Little Rock – Final Artist Statement

Artist Statement

I decided to make a game about Racism. Specifically, I wanted to make a game about being one of the first black people to take classes in an all white school. I based my game on the Little Rock nine and the history surrounding their entry into Central High.

I had two inspirations for this game. Firstly, one of my favorite aspects of Dada art was how it was unafraid to comment on the political situation in Europe before World War II. I specifically remembered Cut with the Dada Kitchen Knife through the Last Weimar Beer-Belly Cultural Epoch in Germany, by Hannah Höch because of how each section of the piece critiqued a part of the art and political scene. This was part of my inspiration for making a political game.

The second inspiration was that I went to a wealthy, mostly white private high school. There were black kids in it, but they were uncommon. I knew one of the kids, Micheal, pretty well, but I never ended up asking him if it felt strange to be surrounded by white people all the time. My original game idea was to make a game based on him.

But I know nothing about what he went through. I ended up asking other people who were in similar situations while making this game, but after getting about halfway through the game, I realized that I would not be the right person to make this game. I could not capture that experience well. I think someone should make the game I originally wanted to make, but I feel someone else could capture that experience far more accurately.

I decided to make my game more historically based then. Specifically, I based my game on the Little Rock Nine. Everything the people in this game say is based on what was actually said to the members of the little rock nine. And everything that happens to the main character ended up happening to the black kids in Central High.

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I would never thought of making this game had I not been in this class. I think the one misconception this class has cleared up for me is that art games can’t be fun. I used to think that art games were not fun because making a point and creating a fun game seemed almost contradictory to me. But after seeing people in this class make games that did both well, I understand that is not true.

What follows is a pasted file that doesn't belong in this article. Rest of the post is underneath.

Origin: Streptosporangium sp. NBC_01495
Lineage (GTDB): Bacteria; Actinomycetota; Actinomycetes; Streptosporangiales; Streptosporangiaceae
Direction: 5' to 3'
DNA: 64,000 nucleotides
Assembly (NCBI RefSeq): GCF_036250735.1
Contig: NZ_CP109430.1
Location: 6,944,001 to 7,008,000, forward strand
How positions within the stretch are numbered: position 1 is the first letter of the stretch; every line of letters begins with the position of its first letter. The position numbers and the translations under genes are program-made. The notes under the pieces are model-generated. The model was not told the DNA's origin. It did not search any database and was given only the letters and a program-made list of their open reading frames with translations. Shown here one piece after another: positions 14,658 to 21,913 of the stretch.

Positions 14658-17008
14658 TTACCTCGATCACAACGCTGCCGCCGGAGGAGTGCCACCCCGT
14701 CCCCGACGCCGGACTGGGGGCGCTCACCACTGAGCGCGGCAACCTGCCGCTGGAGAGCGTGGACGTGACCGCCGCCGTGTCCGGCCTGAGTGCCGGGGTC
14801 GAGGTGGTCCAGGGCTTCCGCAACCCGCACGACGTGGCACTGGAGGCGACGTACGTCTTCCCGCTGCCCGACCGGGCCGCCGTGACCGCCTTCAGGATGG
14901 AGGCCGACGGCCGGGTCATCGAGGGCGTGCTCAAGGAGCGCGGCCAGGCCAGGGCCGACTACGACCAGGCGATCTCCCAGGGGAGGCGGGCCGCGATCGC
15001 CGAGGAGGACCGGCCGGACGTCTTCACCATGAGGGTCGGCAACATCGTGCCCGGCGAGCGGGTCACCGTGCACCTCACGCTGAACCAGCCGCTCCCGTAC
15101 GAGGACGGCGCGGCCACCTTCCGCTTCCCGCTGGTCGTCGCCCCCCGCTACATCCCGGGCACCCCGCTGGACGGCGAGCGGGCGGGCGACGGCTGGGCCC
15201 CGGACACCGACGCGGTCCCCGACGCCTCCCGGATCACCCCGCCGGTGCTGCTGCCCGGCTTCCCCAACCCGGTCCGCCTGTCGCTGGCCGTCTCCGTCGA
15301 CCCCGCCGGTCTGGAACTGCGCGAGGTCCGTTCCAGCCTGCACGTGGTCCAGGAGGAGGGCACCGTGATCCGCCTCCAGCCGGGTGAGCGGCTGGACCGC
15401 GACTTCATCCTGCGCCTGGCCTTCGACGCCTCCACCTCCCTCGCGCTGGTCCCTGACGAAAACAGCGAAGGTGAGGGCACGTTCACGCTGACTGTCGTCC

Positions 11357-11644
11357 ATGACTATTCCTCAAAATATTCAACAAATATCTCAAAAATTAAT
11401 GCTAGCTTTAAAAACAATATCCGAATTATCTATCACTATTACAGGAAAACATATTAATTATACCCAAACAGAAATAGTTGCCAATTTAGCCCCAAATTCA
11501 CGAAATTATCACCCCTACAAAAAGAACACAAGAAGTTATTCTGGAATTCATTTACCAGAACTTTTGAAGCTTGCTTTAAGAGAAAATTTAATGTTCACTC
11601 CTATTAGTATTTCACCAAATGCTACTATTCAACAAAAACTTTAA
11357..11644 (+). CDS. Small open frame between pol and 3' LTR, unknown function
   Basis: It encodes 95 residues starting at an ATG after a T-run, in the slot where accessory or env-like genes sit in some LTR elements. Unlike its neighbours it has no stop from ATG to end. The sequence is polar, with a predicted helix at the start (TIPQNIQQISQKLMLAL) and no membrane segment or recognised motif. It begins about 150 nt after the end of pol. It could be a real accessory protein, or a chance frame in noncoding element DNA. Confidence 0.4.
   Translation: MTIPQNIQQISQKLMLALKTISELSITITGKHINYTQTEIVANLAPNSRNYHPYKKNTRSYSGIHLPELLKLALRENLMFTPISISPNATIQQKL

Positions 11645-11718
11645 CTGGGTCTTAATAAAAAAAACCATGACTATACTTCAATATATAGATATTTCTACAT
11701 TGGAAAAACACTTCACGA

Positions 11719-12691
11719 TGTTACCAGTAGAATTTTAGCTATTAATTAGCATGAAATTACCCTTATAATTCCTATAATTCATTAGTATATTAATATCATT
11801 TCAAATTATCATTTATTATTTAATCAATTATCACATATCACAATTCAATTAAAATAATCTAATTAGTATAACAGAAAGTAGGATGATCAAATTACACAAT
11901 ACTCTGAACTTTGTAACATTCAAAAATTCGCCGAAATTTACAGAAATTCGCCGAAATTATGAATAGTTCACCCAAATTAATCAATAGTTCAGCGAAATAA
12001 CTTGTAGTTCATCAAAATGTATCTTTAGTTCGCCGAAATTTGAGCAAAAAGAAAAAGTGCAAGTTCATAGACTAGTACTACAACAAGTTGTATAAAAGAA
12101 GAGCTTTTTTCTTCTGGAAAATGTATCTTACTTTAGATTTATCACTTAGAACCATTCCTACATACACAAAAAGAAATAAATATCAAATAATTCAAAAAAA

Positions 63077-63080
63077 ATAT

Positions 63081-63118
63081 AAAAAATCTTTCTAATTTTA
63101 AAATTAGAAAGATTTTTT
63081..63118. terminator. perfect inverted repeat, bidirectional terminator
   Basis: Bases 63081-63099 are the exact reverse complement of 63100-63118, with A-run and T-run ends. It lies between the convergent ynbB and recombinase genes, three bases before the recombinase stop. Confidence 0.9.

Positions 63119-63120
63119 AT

Also, this class has made me a better designer.  I was told that games were experiences before entering this class, but I never quite grasped the significance of that. Now I understand that a good game is about how to communicate the experience you want to clearly. And often times, that experience might be something like racism.



Indie Game – Salt and Sanctuary

Salt and Sanctuary

Salt and Sanctuary is a 2D action RPG by Ska Studios.


This game is basically 2D Dark Souls mixed with some Castlevania. The reasons why I love this game are similar to the reasons I love Dark Souls. The combat is crunchy, the lore is mysterious, the level design is interconnecting and interacts with everything else. The atmosphere is also dark and washed out which I like a lot.


Here is the trailer…

The Rap Intervention

The Rap Intervention

Artist Statement

I thought of the project from watching the intervention example in class where people ended up freezing in place in the middle of the city.  But I could not just copy what they did, so I tried to create something along the same lines as this project. At first, I thought maybe dancing in the street would be fun, but I decided not to do that as I already did that earlier. So I decided that maybe rapping for people would be fun.

With the thought that I should go around and rap for people, I started to think of where I might be able to do this. There were many good suggestions, but then I realized that I did not have to stay put in one place. I could go to the people.

So I made a sign saying “Free Raps” over it and walked around. I ended up walking around curry, a little bit of the first floor the library (I did not want to disturb people) and outside. I would ask people to give me a word and then I would give a one verse rap to it. Keep in mind, I have no rapping ability whatsoever.